How Does UV-C Light Impact Material?
UV light technology has been an effective solution for professional disinfection since the 1900s. So, businesses in many industries such as water treatment plants, hospitals, and food manufacturers have been using it as a disinfectant.
Up until now, the public hasn’t used it widely though. However, the destructive effects of the COVID-19 pandemic are changing that. They are bringing the public’s attention to the germicidal properties of UV light.
Scientists confirm that UV-C light has the right properties to kill 99.99% of bacteria and viruses, including COVID-19. But, along with it, many wonder what effect UV-C light has on different materials such as plastic, metal, wood, and fabric. These materials often make up protective equipment like masks and other frequently used and disinfected surfaces. This includes counters, tables, handles, light switches, and more.
In this article, we’ll address these concerns and explain the aftermath of UV-C light on some of the most popular materials.
How UV-C Disinfection Works
Ultraviolet light consists of three bands: UV-A, UV-B, and UV-C. Out of the three, UV-C rays have the shortest wavelength (ranging between 200 and 280 nm). Therefore, they produce the strongest and the most dangerous radiation. It’s also the only band that has the properties and the ability required to kill bacteria, mold, viruses, and fungi effectively.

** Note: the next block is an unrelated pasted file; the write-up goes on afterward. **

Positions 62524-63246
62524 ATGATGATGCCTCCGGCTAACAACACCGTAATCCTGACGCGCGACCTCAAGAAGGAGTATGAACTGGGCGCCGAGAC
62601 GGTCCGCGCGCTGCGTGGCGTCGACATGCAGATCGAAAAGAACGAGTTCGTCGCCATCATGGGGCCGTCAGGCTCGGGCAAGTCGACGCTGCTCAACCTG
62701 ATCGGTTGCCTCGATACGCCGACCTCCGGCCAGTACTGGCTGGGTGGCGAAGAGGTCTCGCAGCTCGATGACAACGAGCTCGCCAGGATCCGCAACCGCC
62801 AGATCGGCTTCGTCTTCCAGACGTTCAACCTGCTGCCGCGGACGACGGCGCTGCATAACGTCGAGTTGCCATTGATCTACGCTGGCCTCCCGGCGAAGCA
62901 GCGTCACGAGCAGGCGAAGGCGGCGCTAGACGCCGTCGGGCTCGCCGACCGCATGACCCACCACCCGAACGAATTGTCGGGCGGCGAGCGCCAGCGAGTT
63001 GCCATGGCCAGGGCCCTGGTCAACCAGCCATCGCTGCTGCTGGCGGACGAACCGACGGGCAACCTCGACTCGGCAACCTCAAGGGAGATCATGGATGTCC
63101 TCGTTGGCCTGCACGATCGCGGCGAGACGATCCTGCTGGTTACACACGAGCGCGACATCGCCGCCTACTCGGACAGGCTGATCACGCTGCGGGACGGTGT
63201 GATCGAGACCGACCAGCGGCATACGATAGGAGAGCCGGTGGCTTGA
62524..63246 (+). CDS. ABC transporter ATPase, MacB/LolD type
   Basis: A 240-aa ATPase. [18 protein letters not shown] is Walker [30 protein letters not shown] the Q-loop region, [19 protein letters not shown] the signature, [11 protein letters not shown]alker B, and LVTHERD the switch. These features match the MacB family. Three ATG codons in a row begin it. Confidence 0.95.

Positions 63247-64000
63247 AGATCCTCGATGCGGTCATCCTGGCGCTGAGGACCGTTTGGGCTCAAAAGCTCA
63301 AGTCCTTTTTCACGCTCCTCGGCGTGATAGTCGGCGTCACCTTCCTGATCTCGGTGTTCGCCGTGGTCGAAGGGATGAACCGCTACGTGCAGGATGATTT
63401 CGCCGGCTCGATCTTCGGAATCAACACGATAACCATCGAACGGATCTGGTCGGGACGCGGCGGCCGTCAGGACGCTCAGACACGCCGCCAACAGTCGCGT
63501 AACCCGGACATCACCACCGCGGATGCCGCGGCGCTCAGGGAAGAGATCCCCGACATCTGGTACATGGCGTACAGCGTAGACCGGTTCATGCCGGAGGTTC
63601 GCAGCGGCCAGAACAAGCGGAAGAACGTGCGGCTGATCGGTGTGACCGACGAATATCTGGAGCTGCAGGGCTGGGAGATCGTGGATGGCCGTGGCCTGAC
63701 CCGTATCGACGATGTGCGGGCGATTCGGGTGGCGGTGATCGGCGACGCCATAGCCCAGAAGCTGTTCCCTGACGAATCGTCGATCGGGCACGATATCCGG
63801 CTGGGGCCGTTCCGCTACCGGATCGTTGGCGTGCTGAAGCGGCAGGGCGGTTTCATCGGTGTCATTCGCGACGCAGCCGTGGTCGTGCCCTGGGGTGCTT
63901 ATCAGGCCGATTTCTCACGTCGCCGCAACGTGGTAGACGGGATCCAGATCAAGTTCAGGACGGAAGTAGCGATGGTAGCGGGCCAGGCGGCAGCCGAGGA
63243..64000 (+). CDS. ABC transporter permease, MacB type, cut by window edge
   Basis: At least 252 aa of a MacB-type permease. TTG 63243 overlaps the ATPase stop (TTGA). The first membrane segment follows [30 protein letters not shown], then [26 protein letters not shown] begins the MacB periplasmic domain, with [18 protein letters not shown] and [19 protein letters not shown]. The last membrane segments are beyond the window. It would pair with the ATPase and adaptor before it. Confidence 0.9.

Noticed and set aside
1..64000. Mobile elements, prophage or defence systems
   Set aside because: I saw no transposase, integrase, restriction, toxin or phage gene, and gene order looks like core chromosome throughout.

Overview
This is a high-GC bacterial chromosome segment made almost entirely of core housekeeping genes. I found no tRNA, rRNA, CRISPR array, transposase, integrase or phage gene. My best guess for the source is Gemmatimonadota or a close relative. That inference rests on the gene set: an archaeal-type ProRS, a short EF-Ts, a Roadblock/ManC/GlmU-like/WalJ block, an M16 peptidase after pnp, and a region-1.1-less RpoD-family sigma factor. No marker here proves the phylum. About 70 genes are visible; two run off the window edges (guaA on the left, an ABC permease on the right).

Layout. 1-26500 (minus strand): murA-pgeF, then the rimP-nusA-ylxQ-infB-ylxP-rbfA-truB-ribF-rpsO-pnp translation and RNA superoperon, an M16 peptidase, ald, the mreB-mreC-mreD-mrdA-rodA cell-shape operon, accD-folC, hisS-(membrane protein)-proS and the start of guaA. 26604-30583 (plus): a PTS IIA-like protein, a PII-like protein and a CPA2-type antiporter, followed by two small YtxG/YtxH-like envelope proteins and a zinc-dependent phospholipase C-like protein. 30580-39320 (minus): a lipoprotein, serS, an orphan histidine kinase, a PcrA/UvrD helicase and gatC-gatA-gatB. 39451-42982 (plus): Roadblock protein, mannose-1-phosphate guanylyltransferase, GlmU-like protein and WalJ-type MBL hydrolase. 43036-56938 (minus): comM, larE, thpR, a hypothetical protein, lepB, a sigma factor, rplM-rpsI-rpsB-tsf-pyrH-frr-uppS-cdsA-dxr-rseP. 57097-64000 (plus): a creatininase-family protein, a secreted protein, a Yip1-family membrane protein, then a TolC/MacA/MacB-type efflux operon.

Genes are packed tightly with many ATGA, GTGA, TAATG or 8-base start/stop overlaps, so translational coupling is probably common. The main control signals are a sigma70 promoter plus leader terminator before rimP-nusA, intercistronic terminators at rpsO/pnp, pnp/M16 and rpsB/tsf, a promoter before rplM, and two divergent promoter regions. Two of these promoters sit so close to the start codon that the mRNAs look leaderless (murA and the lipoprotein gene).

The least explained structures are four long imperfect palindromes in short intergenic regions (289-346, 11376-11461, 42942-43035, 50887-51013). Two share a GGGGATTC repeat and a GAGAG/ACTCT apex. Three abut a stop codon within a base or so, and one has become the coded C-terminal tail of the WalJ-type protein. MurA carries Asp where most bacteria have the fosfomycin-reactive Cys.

Ultraviolet light has properties that allow it to break chemical bonds and instigate cellular mutations. For example, a tan and sunburn are, in simple terms, chemical changes in the cells.
These changes occur to protect the more important parts of cells from the harmful effects of UV radiation by the sun. Therefore, a tan isn’t actually healthy. In objects, you can also notice visible changes from prolonged exposure to the sun. For instance, they start fading and do not appear as bright as they used to.
UV-C rays are significantly more potent than UV-A and UV-B rays which is why they can kill pathogens. Luckily, the Earth’s atmosphere blocks most of them, protecting humans and other living organisms.
However, UV-C disinfection products use an artificial source of UV-C light. It doesn’t pass through enough of the atmosphere to be filtered out.
Despite its effective capacity to disinfect, UV-C light has a major drawback. Since it can destroy DNA, it can be harmful to humans and other living organisms. Without protective equipment such as gloves and goggles while disinfecting with UV light, it can cause skin cancer, eye diseases, and other health conditions.
The Consequences of UV-C Light Exposure on Different Kinds of Material
UV-C rays can affect materials both on a physical and chemical level. With excessive exposure to UV radiation, materials can lose their strength, become less flexible, fade in color, and crack. Some types of material are more susceptible to UV-C than others.
UV-C light can affect many synthetic and natural polymers, including neoprene, polyvinyl chloride (PVC), and most types of rubber. However, not all materials are harmed. Metal, ceramic, and some types of glass are generally UV-resistant.